UN Security Council Hears Free Press Vital To Countering Disinformation
A free and independent press is vital to countering disinformation and propaganda in our society but the level of threats facing journalists is increasing, the UN Security Council has heard.
Speaking at the meeting on the protection of journalists, Ambassador James Kariuki, the UK deputy permanent representative to the UN, said: “An independent media is essential to a free society, and yet many journalists are paying a heavy price to protect that freedom. Too many have paid the ultimate price with their lives.
“This year, 36 journalists have been killed, most recently, as we’ve heard, Al Jazeera reporter Shireen Abu Aqleh. The Security Council united to condemn her killing, and spoke clearly on the need for a fair and impartial investigation.
“Shireen’s work underscores the bravery required by journalists to shine a light on corruption and abuses of power. Journalists speak up for the voiceless by exposing the truth, but they often face intimidation and attacks simply for doing so.”
Reporters Without Borders have reported that 28 journalists and media workers have been killed in 2022. RSF said: “Media polarisation is feeding and reinforcing internal social devisions in democratic societies”, with the “increase in social and political tension fuelled by social media and new opinion media.”
The RSF warned that the “suppression of independent media is contributing to a sharp polarisation in ‘illiberal democracies,’” highlighting “the disastrous effects of news and information chaos – the effects of a globalised and unregulated online information space that encourages fake news and propaganda.”
Ambassador Kariuki added: “Without a free, independent press, disinformation can win. Propaganda can win. Thankfully, journalists have shown us the truth about the war crimes being committed – and the process towards accountability has begun.
“At least nine journalists and media workers have already lost their lives in Russia’s illegal war. For example, Russian journalist Oksana Baulina, who was killed by her own country’s army shelling of Kyiv, while reporting on the damage caused by that very shelling. And Ukrainian journalist Vira Hyrych, who was killed by a Russian air strike on Kyiv, during the Secretary-General’s visit.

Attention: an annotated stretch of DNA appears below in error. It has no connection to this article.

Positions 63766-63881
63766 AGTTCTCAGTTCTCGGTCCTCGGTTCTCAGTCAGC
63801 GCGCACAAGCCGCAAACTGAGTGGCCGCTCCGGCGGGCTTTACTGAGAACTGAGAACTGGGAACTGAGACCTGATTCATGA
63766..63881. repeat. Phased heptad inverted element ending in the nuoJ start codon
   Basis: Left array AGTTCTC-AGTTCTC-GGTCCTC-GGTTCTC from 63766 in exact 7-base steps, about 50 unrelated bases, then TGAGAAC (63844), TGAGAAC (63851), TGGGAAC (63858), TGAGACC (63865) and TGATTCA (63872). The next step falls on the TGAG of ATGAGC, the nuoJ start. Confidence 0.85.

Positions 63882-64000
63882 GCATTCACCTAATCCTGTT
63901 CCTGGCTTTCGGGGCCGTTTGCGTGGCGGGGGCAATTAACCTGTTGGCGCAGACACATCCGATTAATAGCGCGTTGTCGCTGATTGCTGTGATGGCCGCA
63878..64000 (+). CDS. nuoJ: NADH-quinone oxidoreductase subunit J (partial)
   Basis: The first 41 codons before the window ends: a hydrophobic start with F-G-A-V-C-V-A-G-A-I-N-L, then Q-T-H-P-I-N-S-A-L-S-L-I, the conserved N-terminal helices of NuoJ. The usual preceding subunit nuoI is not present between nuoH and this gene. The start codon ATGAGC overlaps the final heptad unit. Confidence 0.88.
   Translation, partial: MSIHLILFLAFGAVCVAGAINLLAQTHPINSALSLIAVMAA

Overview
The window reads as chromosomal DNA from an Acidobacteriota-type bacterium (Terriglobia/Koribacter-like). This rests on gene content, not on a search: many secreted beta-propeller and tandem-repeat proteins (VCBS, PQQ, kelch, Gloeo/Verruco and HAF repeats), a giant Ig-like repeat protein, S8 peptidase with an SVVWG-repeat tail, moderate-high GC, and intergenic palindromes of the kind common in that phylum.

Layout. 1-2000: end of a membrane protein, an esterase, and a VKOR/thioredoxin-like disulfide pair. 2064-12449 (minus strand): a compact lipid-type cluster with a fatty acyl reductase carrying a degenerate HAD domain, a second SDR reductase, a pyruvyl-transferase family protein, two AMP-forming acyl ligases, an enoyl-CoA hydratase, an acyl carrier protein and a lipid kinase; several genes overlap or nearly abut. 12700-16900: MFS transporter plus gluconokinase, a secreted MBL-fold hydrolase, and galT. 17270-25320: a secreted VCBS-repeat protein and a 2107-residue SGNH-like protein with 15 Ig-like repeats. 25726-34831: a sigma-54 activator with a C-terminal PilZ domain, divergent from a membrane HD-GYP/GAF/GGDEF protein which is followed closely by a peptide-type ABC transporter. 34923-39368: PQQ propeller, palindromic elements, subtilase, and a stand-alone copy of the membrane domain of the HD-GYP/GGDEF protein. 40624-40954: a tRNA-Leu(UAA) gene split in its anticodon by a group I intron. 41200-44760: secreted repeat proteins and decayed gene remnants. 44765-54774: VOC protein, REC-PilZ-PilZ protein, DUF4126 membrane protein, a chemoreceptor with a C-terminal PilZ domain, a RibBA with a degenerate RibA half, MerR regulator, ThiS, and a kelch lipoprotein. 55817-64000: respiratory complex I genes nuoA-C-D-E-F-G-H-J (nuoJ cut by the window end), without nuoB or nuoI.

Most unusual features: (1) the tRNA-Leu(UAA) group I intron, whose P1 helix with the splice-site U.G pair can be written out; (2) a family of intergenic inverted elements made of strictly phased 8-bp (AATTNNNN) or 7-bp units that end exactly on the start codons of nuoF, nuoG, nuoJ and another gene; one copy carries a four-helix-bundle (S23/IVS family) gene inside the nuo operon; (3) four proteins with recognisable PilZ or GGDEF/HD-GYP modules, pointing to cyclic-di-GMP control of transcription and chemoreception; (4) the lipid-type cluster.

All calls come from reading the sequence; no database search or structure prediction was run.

“We are indebted to all of them. With disinformation rising steeply, the UK continues to champion media freedom to enable access to independent and factual information.
“Three years ago – with Canada – we launched the Media Freedom Coalition to advocate for journalists, and to help news outlets not just survive, but thrive. As a Coalition, we have spoken out on dozens of occasions, condemning repression in China and Myanmar, Belarus and Egypt, to name just a few.
“We have supported UNESCO in establishing the Global Media Defence Fund, which in the past three years has supported more than 3000 journalists, almost 500 lawyers and over 120 civil society organisations, helping them resist those who threaten individual journalists and journalism. Through the Fund’s Crisis Response Mechanism, UNESCO are supporting reporters on the frontline in Ukraine with safety equipment, training and support to displaced journalists.
“The threats to journalists and their work are plain to see. The Security Council should call out attacks on journalists, and work to mitigate the risks they face. Impunity cannot prevail; those who attack journalists must be held to account.”